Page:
Motorola Atrix 4G Review

Review: Motorola Atrix 4G and Accessories

A lot of gadgets cross our desks at Sugar HQ, but rarely does one pique the interest of everyone — even the IT guy. The Motorola Atrix 4G and its optional accessories are like nothing I've seen before, most notably because it essentially turns into a fully functioning PC and home entertainment center. The phone runs on AT&T's new 4G network and connects via a dock to either a laptop or to your TV, complete with keyboard, mouse, and remote control, enabling you to view HD video.

What's in the box:
The phone, laptop dock, and TV dock are sold separately. The Atrix starts at $199 for the phone alone with a two-year contract. The laptop dock costs $499, but apply an instant $100 rebate and additional $100 mail-in rebate to bring the price to $299. The HD dock will run you an additional $130; $190 for the dock bundled with keyboard and mouse.

Find out more, including my take on the Atrix after the break.

The Android device runs a custom-built version of Android 2.2, including Motoblur. It's not my favorite interface, and if you're used to a traditional Android device, you may be put off by Motoblur at first. It features a dual-core processor, 16GB of storage with room for an additional 32GB on microSD. The rear-facing 5mp camera and flash also shoots HD video. It also boasts a 960 by 540 screen, which is higher than the Nexus S and just slightly less than the iPhone 4's 960 by 640.

The Atrix uses Firefox as its browser (slightly strange given that it's an Android device, no?) and has built-in Adobe Flash support. Everything about it is fast, including its camera.

HD dock
The full setup includes the HD Multimedia Dock, a remote control, and bluetooth-enabled keyboard and mouse. The Atrix fits into the HD dock, which contains an HDMI port, three USB connections, and sound connection. It docks via HDMI port and micro-USB, so you could conceivably also plug the phone directly into your TV, though the remote control will only work with the dock itself, not the phone. The keyboard is thin, but full-size and easy to use, with several Android shortcut keys for mail, chat, web browsing, and the Android Market. It requires two AA batteries; the mouse requires two AAA batteries.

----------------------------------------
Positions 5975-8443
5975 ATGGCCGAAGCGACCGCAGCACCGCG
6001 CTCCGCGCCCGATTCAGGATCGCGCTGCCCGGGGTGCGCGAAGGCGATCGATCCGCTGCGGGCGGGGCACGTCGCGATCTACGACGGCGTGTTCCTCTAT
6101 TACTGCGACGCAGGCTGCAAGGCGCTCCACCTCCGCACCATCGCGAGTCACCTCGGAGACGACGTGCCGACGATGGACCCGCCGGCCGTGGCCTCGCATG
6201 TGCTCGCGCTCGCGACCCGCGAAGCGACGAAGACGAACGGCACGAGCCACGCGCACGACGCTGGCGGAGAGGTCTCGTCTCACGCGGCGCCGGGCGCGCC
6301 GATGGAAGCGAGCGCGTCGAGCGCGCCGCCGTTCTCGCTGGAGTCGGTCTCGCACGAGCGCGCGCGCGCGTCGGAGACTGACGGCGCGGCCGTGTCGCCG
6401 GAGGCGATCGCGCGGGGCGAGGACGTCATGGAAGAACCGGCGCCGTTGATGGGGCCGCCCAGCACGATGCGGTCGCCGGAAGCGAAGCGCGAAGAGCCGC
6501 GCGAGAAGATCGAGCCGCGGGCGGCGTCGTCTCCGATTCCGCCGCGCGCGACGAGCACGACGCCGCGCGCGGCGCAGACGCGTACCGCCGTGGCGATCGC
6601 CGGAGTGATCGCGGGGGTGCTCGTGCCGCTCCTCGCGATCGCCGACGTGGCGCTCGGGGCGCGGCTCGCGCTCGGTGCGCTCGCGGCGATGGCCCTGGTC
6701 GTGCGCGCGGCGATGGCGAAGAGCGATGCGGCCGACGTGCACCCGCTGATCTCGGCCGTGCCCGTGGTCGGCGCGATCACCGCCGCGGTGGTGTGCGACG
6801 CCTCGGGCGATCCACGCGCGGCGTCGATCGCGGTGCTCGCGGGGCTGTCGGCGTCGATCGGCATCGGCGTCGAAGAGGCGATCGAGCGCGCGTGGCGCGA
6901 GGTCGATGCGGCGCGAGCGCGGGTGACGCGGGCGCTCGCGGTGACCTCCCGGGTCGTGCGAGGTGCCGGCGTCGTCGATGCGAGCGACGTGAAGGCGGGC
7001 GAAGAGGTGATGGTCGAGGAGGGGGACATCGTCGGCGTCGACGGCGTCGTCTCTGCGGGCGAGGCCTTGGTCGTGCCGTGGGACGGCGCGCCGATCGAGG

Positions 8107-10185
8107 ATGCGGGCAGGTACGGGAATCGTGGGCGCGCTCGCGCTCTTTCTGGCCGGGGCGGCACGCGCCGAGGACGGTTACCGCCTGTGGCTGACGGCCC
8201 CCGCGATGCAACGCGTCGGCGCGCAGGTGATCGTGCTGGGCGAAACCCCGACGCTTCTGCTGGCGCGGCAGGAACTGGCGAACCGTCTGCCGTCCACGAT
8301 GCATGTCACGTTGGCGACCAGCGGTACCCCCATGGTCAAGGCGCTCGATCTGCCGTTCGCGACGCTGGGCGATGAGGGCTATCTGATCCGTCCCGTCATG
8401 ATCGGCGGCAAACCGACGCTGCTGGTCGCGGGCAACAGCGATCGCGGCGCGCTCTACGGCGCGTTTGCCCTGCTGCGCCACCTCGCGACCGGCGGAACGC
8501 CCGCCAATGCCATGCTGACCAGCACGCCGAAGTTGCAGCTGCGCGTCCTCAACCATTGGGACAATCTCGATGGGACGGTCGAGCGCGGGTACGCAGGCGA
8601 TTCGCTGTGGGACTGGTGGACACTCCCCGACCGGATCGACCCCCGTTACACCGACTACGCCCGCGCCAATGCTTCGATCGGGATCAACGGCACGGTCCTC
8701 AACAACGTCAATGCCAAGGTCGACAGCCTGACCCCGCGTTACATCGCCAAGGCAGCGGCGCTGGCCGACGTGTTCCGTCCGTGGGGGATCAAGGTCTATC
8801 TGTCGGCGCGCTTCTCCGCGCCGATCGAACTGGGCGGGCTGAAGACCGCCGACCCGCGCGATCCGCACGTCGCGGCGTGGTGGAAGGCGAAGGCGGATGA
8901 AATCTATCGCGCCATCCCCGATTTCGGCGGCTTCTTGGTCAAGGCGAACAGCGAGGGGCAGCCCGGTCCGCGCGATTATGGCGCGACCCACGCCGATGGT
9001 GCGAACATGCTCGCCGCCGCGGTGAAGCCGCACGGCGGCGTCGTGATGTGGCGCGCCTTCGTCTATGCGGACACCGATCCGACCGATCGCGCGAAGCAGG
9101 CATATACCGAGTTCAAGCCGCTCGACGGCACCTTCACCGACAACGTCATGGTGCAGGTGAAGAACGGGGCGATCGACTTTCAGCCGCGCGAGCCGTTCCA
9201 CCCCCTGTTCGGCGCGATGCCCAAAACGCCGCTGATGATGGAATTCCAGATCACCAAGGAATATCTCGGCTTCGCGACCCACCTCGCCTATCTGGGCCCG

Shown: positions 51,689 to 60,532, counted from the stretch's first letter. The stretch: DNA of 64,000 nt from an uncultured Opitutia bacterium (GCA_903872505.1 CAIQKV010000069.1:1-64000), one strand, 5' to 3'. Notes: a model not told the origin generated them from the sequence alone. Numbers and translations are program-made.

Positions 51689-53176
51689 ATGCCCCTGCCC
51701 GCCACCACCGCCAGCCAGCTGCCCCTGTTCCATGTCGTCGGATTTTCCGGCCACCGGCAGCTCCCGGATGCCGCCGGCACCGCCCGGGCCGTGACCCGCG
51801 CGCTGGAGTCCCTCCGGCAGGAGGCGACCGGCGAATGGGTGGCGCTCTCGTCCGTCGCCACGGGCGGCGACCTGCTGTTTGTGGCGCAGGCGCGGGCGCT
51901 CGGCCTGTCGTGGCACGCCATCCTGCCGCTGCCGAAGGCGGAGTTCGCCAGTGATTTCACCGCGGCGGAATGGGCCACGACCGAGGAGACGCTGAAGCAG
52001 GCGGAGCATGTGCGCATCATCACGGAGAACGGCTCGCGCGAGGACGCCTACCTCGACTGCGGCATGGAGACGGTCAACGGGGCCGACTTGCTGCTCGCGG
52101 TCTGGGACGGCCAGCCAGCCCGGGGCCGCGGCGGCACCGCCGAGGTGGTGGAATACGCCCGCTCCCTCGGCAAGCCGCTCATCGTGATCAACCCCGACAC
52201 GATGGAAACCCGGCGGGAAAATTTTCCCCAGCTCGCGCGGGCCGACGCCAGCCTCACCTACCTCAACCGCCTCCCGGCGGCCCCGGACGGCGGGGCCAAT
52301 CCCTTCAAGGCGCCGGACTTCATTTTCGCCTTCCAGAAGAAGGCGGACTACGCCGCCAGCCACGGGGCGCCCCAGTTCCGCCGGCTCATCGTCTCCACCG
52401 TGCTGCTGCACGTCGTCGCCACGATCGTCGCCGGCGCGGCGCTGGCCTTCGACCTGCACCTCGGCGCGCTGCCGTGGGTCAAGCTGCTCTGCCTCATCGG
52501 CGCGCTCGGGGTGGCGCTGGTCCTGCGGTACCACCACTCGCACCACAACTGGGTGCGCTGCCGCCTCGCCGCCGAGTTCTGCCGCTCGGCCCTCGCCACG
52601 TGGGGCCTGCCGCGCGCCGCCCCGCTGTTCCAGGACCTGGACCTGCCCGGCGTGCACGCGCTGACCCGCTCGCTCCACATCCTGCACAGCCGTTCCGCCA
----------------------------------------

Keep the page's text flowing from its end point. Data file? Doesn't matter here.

The entertainment center interface is simple to navigate using the remote control; scroll quickly through music, photos, and videos using either the remote control or keyboard keys.

Laptop dock
The Atrix 4G's laptop dock is incredibly thin and light (2.4 pounds) with an 11.6-inch screen. It has its own battery with a life of up to eight hours. The keyboard is slightly smaller than a standard, but very close to the size of the keyboard in my MacBook Pro. I had no trouble typing with it. The trackpad is large, fast, and responsive. The phone docks on the back of the laptop and the screen lights up almost immediately. The phone functions fully accessible while it's docked to the laptop; just use the keyboard to dial. Separate "webtop" and mobile views on the screen allow you to toggle between your phone's screen and the laptop's — a feature that is both helpful and unique.

As a phone, the Atrix 4G is fast — faster than any Android phone I've used in the past and faster than my iPhone (thanks, 4G!). Each accessory is simple to use. The only problem with the Atrix is that it feels like a major commitment. Yes, it packs the functionality of Internet TV, a phone, and even a netbook, but each accessory is crafted so specifically for the device that when you no longer have the phone, the pricey accessories will be rendered obsolete.

That said, the phone's functionality, speed, feel, and looks are impressive. The laptop dock is so light, sleek, and portable it's hard not to enjoy using it. And the thinking and design behind the laptop dock are notable if only for its originality. Would I use one regularly? Absolutely, though Chrome fans or those not wishing to commit to a new phone may want to wait to see Google's completed and priced CR-48 before committing.